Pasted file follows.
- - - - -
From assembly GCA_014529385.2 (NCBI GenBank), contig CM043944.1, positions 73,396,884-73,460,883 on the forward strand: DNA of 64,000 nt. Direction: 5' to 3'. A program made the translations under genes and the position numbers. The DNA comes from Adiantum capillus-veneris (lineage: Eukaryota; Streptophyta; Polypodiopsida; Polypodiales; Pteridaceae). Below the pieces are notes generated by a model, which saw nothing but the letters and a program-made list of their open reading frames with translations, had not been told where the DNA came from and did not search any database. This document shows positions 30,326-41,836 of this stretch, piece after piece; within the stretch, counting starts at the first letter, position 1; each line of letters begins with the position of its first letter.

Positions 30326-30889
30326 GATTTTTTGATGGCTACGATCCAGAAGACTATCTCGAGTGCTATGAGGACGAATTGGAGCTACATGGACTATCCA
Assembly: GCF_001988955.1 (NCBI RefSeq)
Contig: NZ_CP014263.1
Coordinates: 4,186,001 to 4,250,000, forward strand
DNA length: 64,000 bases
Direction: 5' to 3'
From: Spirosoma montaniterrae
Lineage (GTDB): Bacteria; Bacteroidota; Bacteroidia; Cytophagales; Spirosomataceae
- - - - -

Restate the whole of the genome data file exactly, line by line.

From assembly GCA_014529385.2 (NCBI GenBank), contig CM043944.1, positions 73,396,884-73,460,883 on the forward strand: DNA of 64,000 nt. Direction: 5' to 3'. A program made the translations under genes and the position numbers. The DNA comes from Adiantum capillus-veneris (lineage: Eukaryota; Streptophyta; Polypodiopsida; Polypodiales; Pteridaceae). Below the pieces are notes generated by a model, which saw nothing but the letters and a program-made list of their open reading frames with translations, had not been told where the DNA came from and did not search any database. This document shows positions 30,326-41,836 of this stretch, piece after piece; within the stretch, counting starts at the first letter, position 1; each line of letters begins with the position of its first letter.

Positions 30326-30889
30326 GATTTTTTGATGGCTACGATCCAGAAGACTATCTCGAGTGCTATGAGGACGAATTGGAGCTACATGGACTATCCA
Assembly: GCF_001988955.1 (NCBI RefSeq)
Contig: NZ_CP014263.1
Coordinates: 4,186,001 to 4,250,000, forward strand
DNA length: 64,000 bases
Direction: 5' to 3'
From: Spirosoma montaniterrae
Lineage (GTDB): Bacteria; Bacteroidota; Bacteroidia; Cytophagales; Spirosomataceae